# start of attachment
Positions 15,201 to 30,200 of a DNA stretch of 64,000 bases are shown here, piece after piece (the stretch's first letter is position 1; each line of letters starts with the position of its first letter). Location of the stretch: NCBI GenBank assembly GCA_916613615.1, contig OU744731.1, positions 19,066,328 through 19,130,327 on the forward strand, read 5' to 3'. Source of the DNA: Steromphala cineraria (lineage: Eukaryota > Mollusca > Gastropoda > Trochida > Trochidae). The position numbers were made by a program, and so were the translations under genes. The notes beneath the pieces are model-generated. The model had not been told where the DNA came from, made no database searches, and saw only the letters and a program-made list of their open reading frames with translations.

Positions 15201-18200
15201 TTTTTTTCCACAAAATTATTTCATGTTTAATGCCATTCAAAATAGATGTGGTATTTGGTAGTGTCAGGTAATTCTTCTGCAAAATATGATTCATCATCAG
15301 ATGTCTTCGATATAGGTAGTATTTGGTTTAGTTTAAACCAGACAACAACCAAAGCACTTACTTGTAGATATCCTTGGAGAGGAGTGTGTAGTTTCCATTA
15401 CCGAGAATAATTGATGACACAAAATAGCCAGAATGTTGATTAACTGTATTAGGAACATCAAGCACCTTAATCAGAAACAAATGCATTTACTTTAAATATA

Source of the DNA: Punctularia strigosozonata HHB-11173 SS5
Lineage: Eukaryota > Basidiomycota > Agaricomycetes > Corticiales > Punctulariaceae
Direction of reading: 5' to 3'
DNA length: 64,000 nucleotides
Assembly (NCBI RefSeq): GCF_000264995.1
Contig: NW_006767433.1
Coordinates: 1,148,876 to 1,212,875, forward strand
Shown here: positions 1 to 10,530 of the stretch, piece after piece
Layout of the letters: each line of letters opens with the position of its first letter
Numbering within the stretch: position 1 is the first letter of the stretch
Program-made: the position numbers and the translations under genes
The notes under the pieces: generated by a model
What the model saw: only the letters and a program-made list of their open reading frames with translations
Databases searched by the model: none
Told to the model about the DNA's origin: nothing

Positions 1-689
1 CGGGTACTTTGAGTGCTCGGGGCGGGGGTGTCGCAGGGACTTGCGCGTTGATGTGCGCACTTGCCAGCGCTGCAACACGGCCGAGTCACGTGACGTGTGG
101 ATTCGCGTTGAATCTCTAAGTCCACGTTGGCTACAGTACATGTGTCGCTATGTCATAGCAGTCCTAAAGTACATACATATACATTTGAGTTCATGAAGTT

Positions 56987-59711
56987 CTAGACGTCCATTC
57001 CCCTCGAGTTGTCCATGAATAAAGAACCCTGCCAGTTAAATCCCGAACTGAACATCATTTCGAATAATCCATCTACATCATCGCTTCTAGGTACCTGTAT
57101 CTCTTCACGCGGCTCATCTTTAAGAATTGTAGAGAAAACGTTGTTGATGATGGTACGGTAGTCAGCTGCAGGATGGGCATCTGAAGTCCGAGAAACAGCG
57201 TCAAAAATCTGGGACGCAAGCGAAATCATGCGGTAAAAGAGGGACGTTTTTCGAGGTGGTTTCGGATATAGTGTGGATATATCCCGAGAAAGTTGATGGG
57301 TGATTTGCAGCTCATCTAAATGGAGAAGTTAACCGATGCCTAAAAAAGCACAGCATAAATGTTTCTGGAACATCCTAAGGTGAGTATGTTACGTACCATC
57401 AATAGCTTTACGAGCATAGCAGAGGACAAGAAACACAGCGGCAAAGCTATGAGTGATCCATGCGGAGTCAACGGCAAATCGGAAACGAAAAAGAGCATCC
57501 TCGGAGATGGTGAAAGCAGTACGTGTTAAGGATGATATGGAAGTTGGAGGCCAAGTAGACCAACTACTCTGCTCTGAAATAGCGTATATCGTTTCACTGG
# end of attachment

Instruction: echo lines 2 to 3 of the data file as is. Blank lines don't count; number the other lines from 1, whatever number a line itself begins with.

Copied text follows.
Positions 15201-18200
15201 TTTTTTTCCACAAAATTATTTCATGTTTAATGCCATTCAAAATAGATGTGGTATTTGGTAGTGTCAGGTAATTCTTCTGCAAAATATGATTCATCATCAG